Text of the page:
It’s no less special when someone spontaneously shares that they’re proud of themselves. A friend talked to me recently about her experiences at work. I was happy to hear she’s doing well but what moved me most was when she said “I’m really proud of myself!” because she recognised her achievement and the contribution she’s making in the workplace. Another friend and I were discussing the inner work she’s doing in certain areas of her life.

“I’m just so proud of me!”

“I’m so glad to hear that.”

“It’s nice to feel proud and in control and working on a major issue.”

As we describe in our book, the summer of 2013 was one of the most stressful and perilous periods in Fran’s life. There were times when we both feared for her health and wellbeing, but there were rare moments of relief when things came together:

Yesterday was so soul filling for me, Marty.. The best day yet.. Makes it all worth it.. This is what I came for.. I am proud of myself and the work I’ve done on myself..

It’s easy to say “I’m proud of you” but the words can come across as patronising or insincere if you don’t have a meaningful connection with the person you say them to. Worse, they might give the impression you’re claiming a part of the other person’s success, or a role in their life you do not possess. It helps to be specific. “I’m proud of you for how you handled that tricky situation,” or “I’m proud of you for making time for self-care in the middle of everything you’re going through” are more meaningful than a vague “I’m proud of you” which suggests you want to say the right thing without engaging too closely. I sent a generic “I’m so proud of you” when a friend told me they’d signed up for a training course. She thanked me but considered it premature. She was concerned whether or not she’d be able to complete the training.

“Don’t be proud yet. I appreciate what you are saying but I haven’t done it yet.”

It was a useful reminder to pay attention to what’s important in someone’s life before leaping in to praise them.

When we get it right, expressing pride in ourselves and others can be a beautiful and powerful thing. Aimee and I both blog in the mental health arena, albeit from very different perspectives. This gives us a good understanding of each other’s challenges and goals. We were chatting the other day when Aimee mentioned a new blogging collaboration she’d landed.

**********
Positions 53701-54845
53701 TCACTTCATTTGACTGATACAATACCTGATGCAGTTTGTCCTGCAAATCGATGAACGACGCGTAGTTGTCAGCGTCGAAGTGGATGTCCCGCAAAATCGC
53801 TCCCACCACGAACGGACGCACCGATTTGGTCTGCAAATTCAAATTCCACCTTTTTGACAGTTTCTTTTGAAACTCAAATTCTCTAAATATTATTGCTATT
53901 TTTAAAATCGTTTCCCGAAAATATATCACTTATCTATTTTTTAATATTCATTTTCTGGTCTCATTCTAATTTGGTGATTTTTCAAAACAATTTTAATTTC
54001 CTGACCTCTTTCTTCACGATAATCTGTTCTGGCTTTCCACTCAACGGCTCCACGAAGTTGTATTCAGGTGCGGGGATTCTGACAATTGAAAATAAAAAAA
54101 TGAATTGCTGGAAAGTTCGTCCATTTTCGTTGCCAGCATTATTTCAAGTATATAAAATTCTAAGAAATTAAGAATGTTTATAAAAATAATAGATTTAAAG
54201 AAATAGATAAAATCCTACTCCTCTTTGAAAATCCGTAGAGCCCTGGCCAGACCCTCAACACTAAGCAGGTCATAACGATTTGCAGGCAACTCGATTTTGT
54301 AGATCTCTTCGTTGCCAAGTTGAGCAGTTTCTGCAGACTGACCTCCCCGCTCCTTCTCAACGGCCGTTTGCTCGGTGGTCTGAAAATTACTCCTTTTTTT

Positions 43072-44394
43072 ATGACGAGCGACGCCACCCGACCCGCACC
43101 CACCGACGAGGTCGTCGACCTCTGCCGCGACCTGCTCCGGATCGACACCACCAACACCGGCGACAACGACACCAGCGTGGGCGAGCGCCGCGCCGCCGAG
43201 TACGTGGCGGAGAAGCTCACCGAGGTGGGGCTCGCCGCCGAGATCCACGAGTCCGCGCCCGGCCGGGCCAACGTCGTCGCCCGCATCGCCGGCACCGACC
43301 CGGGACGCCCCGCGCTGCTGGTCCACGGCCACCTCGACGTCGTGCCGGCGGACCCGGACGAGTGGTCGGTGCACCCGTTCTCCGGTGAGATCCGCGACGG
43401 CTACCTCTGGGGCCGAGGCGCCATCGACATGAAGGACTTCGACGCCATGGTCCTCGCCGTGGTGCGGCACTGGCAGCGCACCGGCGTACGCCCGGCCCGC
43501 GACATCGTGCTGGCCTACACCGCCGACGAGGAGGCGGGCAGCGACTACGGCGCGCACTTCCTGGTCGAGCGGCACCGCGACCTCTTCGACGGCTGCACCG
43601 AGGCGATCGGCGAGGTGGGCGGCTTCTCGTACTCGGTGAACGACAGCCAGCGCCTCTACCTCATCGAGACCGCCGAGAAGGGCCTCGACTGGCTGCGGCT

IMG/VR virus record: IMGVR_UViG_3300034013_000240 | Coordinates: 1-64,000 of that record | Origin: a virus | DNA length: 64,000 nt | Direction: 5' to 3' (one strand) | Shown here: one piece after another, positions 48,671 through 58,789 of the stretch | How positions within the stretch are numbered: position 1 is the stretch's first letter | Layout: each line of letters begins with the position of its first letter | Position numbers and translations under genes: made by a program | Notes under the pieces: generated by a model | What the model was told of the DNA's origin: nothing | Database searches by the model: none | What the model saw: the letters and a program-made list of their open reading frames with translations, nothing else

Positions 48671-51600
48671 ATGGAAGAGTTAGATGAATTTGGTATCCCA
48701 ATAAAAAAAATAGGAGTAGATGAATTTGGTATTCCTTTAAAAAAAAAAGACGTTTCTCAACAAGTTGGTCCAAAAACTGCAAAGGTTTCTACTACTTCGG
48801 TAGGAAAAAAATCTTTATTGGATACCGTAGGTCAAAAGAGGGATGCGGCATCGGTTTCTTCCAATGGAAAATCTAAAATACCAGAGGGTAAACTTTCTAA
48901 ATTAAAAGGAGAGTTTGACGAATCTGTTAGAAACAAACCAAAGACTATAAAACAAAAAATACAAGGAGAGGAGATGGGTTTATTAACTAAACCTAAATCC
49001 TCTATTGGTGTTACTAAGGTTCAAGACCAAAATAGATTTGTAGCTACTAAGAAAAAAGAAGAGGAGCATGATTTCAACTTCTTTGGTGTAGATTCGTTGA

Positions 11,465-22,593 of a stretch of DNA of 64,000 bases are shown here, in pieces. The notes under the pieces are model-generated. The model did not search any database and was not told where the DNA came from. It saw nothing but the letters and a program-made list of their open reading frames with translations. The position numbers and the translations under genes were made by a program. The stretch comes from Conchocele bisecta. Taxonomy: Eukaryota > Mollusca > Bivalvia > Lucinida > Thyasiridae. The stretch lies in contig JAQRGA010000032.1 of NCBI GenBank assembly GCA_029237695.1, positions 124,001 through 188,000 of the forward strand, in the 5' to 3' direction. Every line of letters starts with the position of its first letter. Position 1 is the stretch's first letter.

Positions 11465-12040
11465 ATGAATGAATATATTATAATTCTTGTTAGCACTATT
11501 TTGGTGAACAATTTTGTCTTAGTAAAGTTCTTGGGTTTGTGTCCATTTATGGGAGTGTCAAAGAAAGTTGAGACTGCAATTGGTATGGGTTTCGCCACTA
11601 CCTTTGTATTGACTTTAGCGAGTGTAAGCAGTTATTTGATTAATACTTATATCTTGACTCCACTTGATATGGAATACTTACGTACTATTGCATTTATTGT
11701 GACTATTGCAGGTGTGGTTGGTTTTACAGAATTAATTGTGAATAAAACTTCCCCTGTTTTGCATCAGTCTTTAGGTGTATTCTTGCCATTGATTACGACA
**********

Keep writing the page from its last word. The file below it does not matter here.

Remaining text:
I’m so proud of you, Aimee! Which is appropriate, because right now I’m blogging about how to tell people you’re proud of them!

Oooooo, that’s such a good topic! It means so much to me how often you say it to me.

It can take time — sometimes a long time — to reap the benefits, but it can be worth the wait, as Fran shared with me when we were writing our book:

Over the years one lady repeatedly told me she was proud of me. I didn’t understand at first. I never asked her why she did this. Then it began dawning on me. Each tiny painful baby step I took she saw. She saw the work I was doing. The struggles and successes. Who I was becoming. And the answers of why she was proud of me became clearer as I looked deeply and began seeing myself. I began to become proud of myself. I no longer needed her to tell me. In all my life I never had anyone say those words to me and now I realize how very important they are.

Do you have a story about a time someone was proud of you, or when you’ve been proud of someone else? Do you find it easy to say the words or hear them said to you? We’d love to hear from you.

 

Wednesday, 4 November 2020

VRITRA: A Short Film on Mental Health

By Sachit Grover

VRITRA is a short film on mental health. The film stars Sachit Grover, Ankit Prasad, Maya Patel, Bhumika Jain, Arushi Pahuja, and Snuggles. It is directed by Nipa Shah.

In Hindu mythology, Vritra was a dragon who blocked the rivers and caused a drought. Lord Shiva killed him with a bolt and released the waters. In the context of our lives, Vritra represents the mental dragons that grip us — self-doubt, anxiety, sadness, etc. and our friends and family collectively represent Lord Shiva to enable us to be released from our dragons.